Anita's Story - Inspiring Stories
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Anita’s story

Anita came to Canada from West Africa in 2011 to study at the University of Moncton. When she arrived, everything was different—the slang, the accent, the habits, the food—it was a big adjustment for her.

Though Anita spoke French, she had to make a considerable effort to understand the Canadian dialect and to be understood herself. She was also used to addressing teachers, superiors at work and older colleagues in a more formal manner, which seemed out of place here.

Anita had to learn a lot in her first few years and now gives back by mentoring university students from West Africa. Anita counsels them through their journey and helps them adjust to life in Canada.

Q&A
Why did you choose to pursue your education in Canada?

Canada is renowned for the quality of the education offered at the college and university level, so in Burkina Faso, my home country, we have a great interest in Canadian education. My older brother and cousin came to Moncton before me—that motivated me too.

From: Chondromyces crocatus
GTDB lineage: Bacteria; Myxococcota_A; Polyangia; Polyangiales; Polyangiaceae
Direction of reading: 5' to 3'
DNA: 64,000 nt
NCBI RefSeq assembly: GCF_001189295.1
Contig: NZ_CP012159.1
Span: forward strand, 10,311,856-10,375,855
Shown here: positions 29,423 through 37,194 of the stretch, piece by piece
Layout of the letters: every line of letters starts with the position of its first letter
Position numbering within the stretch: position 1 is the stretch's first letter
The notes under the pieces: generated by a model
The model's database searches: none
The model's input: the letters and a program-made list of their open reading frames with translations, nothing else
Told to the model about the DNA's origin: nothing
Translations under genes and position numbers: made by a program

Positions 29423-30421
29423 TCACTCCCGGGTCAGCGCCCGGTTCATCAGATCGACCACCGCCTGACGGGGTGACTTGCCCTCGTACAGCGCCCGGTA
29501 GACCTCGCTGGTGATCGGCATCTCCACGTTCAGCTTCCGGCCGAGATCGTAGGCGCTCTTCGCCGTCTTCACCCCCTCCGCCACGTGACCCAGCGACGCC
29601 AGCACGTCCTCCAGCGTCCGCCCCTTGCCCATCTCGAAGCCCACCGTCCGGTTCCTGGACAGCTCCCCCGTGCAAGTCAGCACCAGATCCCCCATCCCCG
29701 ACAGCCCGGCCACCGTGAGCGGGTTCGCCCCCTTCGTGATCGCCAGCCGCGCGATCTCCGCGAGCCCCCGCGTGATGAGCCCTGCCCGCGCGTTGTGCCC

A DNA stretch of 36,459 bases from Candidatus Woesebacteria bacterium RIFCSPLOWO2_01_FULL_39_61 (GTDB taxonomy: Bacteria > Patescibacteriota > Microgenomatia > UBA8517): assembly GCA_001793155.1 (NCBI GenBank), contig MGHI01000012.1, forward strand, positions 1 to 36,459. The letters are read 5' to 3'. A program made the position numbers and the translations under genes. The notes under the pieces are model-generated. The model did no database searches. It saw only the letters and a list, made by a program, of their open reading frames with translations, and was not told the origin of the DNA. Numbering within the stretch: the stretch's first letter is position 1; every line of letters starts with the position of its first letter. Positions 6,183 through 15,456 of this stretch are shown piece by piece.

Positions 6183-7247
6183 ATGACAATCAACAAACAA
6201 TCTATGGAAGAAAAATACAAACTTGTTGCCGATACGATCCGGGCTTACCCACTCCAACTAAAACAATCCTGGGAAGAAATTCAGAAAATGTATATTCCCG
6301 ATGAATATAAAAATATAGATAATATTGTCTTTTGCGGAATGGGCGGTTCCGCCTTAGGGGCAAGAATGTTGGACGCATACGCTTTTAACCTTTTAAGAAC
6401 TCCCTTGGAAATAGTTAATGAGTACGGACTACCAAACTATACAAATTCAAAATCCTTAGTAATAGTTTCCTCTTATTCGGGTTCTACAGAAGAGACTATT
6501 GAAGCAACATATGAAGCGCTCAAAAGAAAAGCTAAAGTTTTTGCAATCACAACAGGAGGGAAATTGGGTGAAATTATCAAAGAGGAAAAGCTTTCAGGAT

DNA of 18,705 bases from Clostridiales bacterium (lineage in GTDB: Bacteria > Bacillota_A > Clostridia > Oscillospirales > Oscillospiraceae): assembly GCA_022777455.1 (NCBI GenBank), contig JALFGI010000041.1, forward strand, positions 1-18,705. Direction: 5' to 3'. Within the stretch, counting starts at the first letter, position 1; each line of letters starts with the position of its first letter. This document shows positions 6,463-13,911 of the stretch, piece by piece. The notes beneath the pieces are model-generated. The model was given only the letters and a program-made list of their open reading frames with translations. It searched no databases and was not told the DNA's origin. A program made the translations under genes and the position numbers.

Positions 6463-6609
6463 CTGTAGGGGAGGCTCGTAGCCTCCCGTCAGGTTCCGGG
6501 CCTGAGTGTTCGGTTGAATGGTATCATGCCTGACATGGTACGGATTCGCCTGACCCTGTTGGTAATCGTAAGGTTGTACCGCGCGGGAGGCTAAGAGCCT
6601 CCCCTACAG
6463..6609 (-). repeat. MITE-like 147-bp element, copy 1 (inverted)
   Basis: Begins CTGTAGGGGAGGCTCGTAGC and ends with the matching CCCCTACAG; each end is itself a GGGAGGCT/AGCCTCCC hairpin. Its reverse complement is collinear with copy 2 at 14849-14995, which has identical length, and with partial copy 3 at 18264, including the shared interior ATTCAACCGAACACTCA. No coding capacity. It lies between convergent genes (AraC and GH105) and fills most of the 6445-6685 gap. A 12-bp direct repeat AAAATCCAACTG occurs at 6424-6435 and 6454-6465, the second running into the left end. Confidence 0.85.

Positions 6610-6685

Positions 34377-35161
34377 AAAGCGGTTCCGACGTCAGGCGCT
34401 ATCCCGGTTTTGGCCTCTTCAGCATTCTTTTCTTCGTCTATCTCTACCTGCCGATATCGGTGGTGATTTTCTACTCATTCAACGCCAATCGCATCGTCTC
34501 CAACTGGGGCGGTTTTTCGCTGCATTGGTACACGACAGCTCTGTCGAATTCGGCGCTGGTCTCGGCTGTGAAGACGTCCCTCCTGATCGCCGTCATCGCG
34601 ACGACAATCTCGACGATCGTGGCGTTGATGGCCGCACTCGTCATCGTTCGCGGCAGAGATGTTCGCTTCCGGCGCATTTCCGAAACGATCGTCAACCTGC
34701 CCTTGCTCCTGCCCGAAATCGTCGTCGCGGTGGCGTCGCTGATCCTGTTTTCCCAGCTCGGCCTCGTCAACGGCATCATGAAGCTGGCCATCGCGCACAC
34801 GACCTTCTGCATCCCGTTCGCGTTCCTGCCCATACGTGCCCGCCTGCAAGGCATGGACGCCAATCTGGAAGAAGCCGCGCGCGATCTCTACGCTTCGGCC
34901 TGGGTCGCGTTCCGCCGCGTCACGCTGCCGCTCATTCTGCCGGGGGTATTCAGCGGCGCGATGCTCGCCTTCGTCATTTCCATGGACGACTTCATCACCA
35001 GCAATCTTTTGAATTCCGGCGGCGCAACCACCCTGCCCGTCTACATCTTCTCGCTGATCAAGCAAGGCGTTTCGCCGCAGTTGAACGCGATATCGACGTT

What was your experience when you first got here?

When I arrived here, I had culture shock. It took me some time to get used to the Canadian accent and people here had a hard time understanding my accent—we speak very quickly. I also had to remember that people here say “allô” and shake hands instead of the “bonjour” that I usually use. Back home, we rarely say hello by shaking hands. I eventually adapted to the norms here, but it wasn’t an easy start.

What inspired you to start counselling university students from West Africa?

I have always wanted to be involved in community welfare and give back, so when I had the opportunity to join the Association of Burkinabés of Moncton (ABMON), I took it. Some of the activities we’re involved in annually include raising awareness on International Women’s Day, discuss the problems faced by our members, particularly students, to provide them with the necessary support (employment assistance and administrative assistance). We also introduce the newcomers to the Burkinabé community through social gatherings.

Why do you think mentoring is important?

By sharing my experience, I’m able to help students who are facing the same struggles that I did when I first came to Canada. If we want to see international students adapt and succeed, we need to help them integrate into society faster and allow them to focus on their studies. I, myself, have benefited from the mentoring experience. It has taught me a lot about empathy and leadership.

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